Findings may lead to more effective regulations for protecting public health
Using data from one of the most comprehensive U.S. air pollution studies ever conducted, scientists at the U.S. Department of Energy’s Brookhaven National Laboratory have identified specific volatile organic compounds (VOCs) as key sources of excess ozone smog in industrial areas of Houston, Texas -- which appear to be different from traditional sources of ozone pollution in typical urban areas around the country. Specific efforts to control these industrial emissions of VOCs might be necessary to control Houston’s ozone problem, say the authors, whose findings will appear in an upcoming issue of Geophysical Research Letters (published on-line May 28, 2002).
"A clear understanding of the complex causes of ozone pollution will help to identify cost-effective ways to control smog and protect public health," said atmospheric chemist Larry Kleinman, one of the lead Brookhaven researchers on the study.
This work was funded by the U.S. Department of Energy, which supports basic research in a variety of scientific fields; the U.S. Environmental Protection Agency; and the Texas Natural Resource Conservation Commission.
For more information on the Texas study, see: http://www.utexas.edu/research/ceer/texaqs/ and http://www.bnl.gov/bnlweb/pubaf/pr/2000/bnlpr082400.html.
The U.S. Department of Energy’s Brookhaven National Laboratory (http://www.bnl.gov) conducts research in the physical, biomedical, and environmental sciences, as well as in energy technologies. Brookhaven also builds and operates major facilities available to university, industrial, and government scientists. The Laboratory is managed by Brookhaven Science Associates, a limited liability company founded by Stony Brook University and Battelle, a nonprofit applied science and technology organization.
Note to local editors: Larry Kleinman lives in Port Jefferson, New York; Peter Daum lives in Shoreham, New York.
Karen McNulty Walsh | EurekAlert
Despite government claims, orangutan populations have not increased. Call for better monitoring
06.11.2018 | Deutsches Zentrum für integrative Biodiversitätsforschung (iDiv) Halle-Jena-Leipzig
Increasing frequency of ocean storms could alter kelp forest ecosystems
30.10.2018 | University of Virginia
Biochips have been developed at TU Wien (Vienna), on which tissue can be produced and examined. This allows supplying the tissue with different substances in a very controlled way.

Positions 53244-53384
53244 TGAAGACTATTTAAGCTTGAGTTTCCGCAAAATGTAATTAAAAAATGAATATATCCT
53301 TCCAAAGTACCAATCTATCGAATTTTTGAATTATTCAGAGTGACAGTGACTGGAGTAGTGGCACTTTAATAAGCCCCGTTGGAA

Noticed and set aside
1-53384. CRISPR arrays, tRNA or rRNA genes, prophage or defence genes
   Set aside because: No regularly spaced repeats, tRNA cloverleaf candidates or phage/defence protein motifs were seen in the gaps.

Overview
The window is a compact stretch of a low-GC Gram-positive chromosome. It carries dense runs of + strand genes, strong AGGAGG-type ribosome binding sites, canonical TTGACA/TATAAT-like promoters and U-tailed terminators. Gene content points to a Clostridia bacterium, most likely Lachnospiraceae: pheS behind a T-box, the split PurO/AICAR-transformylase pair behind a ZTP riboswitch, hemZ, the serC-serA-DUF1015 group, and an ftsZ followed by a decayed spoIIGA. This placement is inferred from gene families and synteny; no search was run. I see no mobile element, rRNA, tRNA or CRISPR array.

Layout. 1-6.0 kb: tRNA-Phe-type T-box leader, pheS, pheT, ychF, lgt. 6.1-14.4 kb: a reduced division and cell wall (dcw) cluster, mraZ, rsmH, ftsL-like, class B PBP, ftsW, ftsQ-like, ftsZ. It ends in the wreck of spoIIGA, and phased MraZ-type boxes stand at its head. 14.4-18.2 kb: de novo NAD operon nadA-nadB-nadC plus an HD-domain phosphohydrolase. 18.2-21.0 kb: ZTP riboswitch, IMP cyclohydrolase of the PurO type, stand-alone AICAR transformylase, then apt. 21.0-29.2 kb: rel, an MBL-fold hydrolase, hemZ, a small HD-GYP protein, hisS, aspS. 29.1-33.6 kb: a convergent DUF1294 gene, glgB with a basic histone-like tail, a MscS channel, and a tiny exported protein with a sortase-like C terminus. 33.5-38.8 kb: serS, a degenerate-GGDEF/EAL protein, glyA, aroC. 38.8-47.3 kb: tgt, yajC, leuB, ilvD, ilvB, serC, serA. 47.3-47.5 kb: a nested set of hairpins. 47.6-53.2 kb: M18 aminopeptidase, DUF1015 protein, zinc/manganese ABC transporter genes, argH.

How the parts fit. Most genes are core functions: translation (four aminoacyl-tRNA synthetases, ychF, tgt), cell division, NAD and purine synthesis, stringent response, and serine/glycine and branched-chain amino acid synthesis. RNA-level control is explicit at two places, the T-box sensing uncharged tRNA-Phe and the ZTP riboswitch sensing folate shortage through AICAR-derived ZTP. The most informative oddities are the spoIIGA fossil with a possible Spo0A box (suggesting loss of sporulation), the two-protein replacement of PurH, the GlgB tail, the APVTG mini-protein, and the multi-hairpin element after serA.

Cultivating human cells in the Petri dish is not a big challenge today. Producing artificial tissue, however, permeated by fine blood vessels, is a much more...
Faster and secure data communication: This is the goal of a new joint project involving physicists from the University of Würzburg. The German Federal Ministry of Education and Research funds the project with 14.8 million euro.
In our digital world data security and secure communication are becoming more and more important. Quantum communication is a promising approach to achieve...
On Saturday, 10 November 2018, the research icebreaker Polarstern will leave its homeport of Bremerhaven, bound for Cape Town, South Africa.
When choosing materials to make something, trade-offs need to be made between a host of properties, such as thickness, stiffness and weight. Depending on the application in question, finding just the right balance is the difference between success and failure
Now, a team of Penn Engineers has demonstrated a new material they call "nanocardboard," an ultrathin equivalent of corrugated paper cardboard. A square...
Physicists at ETH Zurich demonstrate how errors that occur during the manipulation of quantum system can be monitored and corrected on the fly
The field of quantum computation has seen tremendous progress in recent years. Bit by bit, quantum devices start to challenge conventional computers, at least...
09.11.2018 | Event News
06.11.2018 | Event News
23.10.2018 | Event News
13.11.2018 | Life Sciences
13.11.2018 | Life Sciences
13.11.2018 | Awards Funding